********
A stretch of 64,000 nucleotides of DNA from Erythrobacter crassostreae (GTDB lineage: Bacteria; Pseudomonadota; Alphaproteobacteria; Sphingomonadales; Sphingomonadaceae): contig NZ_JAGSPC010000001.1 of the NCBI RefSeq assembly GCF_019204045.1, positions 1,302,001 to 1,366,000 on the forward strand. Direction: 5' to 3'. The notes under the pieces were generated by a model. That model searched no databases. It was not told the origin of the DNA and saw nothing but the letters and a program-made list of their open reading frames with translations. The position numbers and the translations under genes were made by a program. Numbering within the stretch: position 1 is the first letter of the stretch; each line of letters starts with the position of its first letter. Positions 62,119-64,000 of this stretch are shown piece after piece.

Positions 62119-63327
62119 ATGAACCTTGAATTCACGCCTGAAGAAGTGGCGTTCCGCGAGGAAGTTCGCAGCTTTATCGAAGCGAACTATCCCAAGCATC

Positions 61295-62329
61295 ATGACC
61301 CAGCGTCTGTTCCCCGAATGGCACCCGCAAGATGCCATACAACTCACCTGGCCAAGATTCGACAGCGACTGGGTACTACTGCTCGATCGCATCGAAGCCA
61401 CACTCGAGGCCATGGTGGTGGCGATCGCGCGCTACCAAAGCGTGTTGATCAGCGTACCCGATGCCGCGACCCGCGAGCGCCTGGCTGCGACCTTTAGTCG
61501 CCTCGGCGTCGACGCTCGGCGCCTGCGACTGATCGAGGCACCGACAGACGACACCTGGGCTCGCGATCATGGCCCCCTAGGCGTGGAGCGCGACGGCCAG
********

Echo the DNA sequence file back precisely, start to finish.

A stretch of 64,000 nucleotides of DNA from Erythrobacter crassostreae (GTDB lineage: Bacteria; Pseudomonadota; Alphaproteobacteria; Sphingomonadales; Sphingomonadaceae): contig NZ_JAGSPC010000001.1 of the NCBI RefSeq assembly GCF_019204045.1, positions 1,302,001 to 1,366,000 on the forward strand. Direction: 5' to 3'. The notes under the pieces were generated by a model. That model searched no databases. It was not told the origin of the DNA and saw nothing but the letters and a program-made list of their open reading frames with translations. The position numbers and the translations under genes were made by a program. Numbering within the stretch: position 1 is the first letter of the stretch; each line of letters starts with the position of its first letter. Positions 62,119-64,000 of this stretch are shown piece after piece.

Positions 62119-63327
62119 ATGAACCTTGAATTCACGCCTGAAGAAGTGGCGTTCCGCGAGGAAGTTCGCAGCTTTATCGAAGCGAACTATCCCAAGCATC

Positions 61295-62329
61295 ATGACC
61301 CAGCGTCTGTTCCCCGAATGGCACCCGCAAGATGCCATACAACTCACCTGGCCAAGATTCGACAGCGACTGGGTACTACTGCTCGATCGCATCGAAGCCA
61401 CACTCGAGGCCATGGTGGTGGCGATCGCGCGCTACCAAAGCGTGTTGATCAGCGTACCCGATGCCGCGACCCGCGAGCGCCTGGCTGCGACCTTTAGTCG
61501 CCTCGGCGTCGACGCTCGGCGCCTGCGACTGATCGAGGCACCGACAGACGACACCTGGGCTCGCGATCATGGCCCCCTAGGCGTGGAGCGCGACGGCCAG